It’s really cool to see how adding processing considerations to an idealized (i.e., rational) model yields observable behavior. It reminds me of the importance of the different Marr explanation levels, where the algorithmic level is where processing considerations often get added (since these affect the algorithm humans use). A lot of work we’ve read about so far has been at the computational level (where, for example, the Rational Speech Act model typically lives). But in the back in my mind, I’m always thinking about what key differences might emerge once we have the bottleneck of human cognitive constraints.
Some other thoughts:
(1) Introduction, “As they occur in languages with widely different grammatical structures, we can expect that such an explanation will make reference to general principles of human communication and cognition” - I’m completely sympathetic to this approach, though it strikes me as funny that this is the same empirical fact that generativists use to appeal to innate, language-specific mechanisms (i.e., Universal Grammar). That is, the appearance of a pattern like this across the world’s languages is a signal to generativists that a universal language-specific principle is at work. Of course, as Hahn et al. (2018) note, it could well be that the universal principle has an effect on language (here, as adjective ordering constraints) but in fact the principle itself could be domain-general (e.g., something having to do with memory limitations, etc.).
(2) The Function of Subjective Adjectives: I love seeing how to operationalize intuitions formally -- this is a great example. We have a somewhat squishy notion of subjectivity that gets formalized as judgments whose truth is relative to individuals, which subsequently gets implemented as the listener inferring the speaker’s judgment.
(3) A Model of Adjective Use, where the listener infers a full word state that includes multiple people: This seems equivalent to inferring that the adjective is in fact subjective. Developmentally, that’s definitely a step kids have to figure out, i.e., is adjective A likely to be something everyone agrees on or not?
(4) Communication: Rational Listeners and Speakers, an RSA model with just L0 and S. So this is just a model of why a speaker chooses to say something, rather than how a pragmatic listener (L1) chooses to interpret it? I wonder why we stop at this level rather than going another layer to a pragmatic speaker (S1) who chooses to say something, based on how a pragmatic listener will interpret it. That’s what we have to do when modeling Truth Value Judgment Tasks (TVJTs), for example. Maybe that’s because TVJTs aren’t normal speech events, but instead involve participants judging what they themselves would say?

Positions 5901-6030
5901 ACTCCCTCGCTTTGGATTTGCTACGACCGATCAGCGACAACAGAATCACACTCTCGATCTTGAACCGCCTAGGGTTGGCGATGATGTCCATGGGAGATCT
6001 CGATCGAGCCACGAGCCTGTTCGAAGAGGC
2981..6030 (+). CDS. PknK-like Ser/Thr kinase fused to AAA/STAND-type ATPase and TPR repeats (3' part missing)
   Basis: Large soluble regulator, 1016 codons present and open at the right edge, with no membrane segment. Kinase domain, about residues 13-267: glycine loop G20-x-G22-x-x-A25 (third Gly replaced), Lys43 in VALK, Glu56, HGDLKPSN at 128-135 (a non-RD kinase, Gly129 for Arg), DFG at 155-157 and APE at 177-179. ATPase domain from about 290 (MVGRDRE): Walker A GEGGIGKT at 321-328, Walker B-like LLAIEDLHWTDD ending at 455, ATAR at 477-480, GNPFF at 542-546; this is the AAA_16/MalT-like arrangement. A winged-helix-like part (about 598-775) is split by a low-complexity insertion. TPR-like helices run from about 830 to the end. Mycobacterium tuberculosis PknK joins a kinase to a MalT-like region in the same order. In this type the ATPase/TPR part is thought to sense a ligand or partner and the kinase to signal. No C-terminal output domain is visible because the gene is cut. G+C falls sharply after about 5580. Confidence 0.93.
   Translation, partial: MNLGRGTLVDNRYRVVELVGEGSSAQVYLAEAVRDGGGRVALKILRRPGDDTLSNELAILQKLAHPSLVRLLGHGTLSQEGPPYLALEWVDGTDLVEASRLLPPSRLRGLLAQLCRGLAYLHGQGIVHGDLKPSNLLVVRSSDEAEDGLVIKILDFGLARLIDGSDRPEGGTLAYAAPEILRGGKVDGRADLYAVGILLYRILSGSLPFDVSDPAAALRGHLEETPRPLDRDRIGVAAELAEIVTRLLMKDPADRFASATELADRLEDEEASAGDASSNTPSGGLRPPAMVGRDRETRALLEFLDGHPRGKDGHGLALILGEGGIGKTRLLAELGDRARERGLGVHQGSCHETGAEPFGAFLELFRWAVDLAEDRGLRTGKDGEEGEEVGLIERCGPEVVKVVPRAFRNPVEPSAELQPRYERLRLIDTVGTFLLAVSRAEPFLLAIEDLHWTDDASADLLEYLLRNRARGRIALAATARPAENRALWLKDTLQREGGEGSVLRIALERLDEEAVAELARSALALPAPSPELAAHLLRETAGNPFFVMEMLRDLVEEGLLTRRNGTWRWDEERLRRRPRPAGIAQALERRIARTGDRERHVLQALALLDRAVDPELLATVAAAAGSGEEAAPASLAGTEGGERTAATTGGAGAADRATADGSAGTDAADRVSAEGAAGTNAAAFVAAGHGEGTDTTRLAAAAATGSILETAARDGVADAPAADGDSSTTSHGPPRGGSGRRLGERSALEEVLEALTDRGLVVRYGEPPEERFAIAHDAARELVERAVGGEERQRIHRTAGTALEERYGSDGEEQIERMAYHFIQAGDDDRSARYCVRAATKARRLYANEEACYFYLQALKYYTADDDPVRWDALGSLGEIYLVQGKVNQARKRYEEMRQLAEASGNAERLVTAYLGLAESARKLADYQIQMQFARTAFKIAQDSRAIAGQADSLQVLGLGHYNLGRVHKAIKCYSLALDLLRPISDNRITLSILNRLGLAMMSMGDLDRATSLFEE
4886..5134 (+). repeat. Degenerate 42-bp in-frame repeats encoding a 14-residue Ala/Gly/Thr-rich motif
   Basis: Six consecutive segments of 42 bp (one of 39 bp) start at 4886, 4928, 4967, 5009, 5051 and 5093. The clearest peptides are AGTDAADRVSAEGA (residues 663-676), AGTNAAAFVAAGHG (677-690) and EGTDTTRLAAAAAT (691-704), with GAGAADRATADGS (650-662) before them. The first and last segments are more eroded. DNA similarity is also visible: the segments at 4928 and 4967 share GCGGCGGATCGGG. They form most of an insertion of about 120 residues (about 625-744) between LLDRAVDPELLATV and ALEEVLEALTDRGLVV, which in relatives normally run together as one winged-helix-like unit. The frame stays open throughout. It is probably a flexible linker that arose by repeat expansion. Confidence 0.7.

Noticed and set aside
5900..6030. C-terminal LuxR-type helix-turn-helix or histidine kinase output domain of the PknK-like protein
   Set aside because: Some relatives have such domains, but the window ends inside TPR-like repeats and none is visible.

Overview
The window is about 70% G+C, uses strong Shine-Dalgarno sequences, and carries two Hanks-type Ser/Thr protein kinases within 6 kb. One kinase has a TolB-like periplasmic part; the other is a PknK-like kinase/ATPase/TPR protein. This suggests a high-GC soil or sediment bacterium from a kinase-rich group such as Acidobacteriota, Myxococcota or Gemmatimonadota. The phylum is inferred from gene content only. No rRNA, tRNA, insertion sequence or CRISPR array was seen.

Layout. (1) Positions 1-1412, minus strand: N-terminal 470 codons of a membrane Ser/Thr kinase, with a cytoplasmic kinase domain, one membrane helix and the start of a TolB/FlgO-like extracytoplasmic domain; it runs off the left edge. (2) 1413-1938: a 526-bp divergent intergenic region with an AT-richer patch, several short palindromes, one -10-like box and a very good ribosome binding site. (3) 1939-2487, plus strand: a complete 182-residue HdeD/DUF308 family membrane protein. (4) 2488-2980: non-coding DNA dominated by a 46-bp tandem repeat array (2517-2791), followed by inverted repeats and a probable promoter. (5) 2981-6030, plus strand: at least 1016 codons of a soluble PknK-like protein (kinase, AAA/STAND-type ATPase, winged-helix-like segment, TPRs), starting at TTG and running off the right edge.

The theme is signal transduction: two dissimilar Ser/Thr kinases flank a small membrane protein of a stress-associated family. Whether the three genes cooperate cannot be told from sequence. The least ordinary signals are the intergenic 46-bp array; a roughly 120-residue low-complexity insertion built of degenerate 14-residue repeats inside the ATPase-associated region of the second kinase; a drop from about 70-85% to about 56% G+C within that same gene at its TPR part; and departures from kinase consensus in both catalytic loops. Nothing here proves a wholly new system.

(5) Communication: Rational Listeners and Speakers, where a speaker’s utility function is adjusted (from just basic negative surprisal) because she realizes other people’s judgments may be different than others: This part where the expected utility isn’t just negative surprisal may be a developmental step kids would have to complete. That is, if kids realize adjectives can be subjective and other people may disagree, then they’d behave like what’s modeled here. On the other hand, if kids don’t realize adjectives can be subjective, they may simply go with negative surprisal.
(6) Communication: Rational Listeners and Speakers, where the cost is the surprise of utterance u across the community’s language use: This is interesting too -- usually we see cost having to do with individual production costs such as longer utterances being more costly than shorter ones. But of course here, all the utterances are the same length. Instead, what could differ is the frequency of that combination. This seems like a useful aspect to incorporate into speaker models more generally, since frequency in the input can certainly affect ease of production.
(7) Adding Noise: I love seeing how this explanation works, with words further back being more likely to be deleted before the whole phrase can be interpreted. It’s nicely intuitive that more subjective words would be preferred further back, since they lead to more disagreement across listeners. But I wonder how this story would work for languages where the adjectives comes after. In that case, the more subjective adjective is still further away, but this time it’s the one the listener would have heard most recently. So, I think that means the one further in the past would be deleted more often -- in this case, the less subjective one -- and the more subjective one would be likely to survive. And then it becomes weird, because now we get the reverse situation, where the surviving adjective is the one that listeners don’t agree on as much. It seems like this account would predict languages with adjectives occurring after the noun to have the more subjective ones closer to the noun, since they’d be more likely to be forgotten. But that’s not what we see.
There’s a specific note about this in the discussion: “Our account seems to make the correct prediction. In such languages, the noun is more likely to be lost when the second (subjective, in this case) adjective is reached.” -- So is the idea that the listener is just left with the two adjectives and no noun? Why does that lead to the correct order of noun-less_subjective_adj-more_subjective_adj, from a communicative standpoint?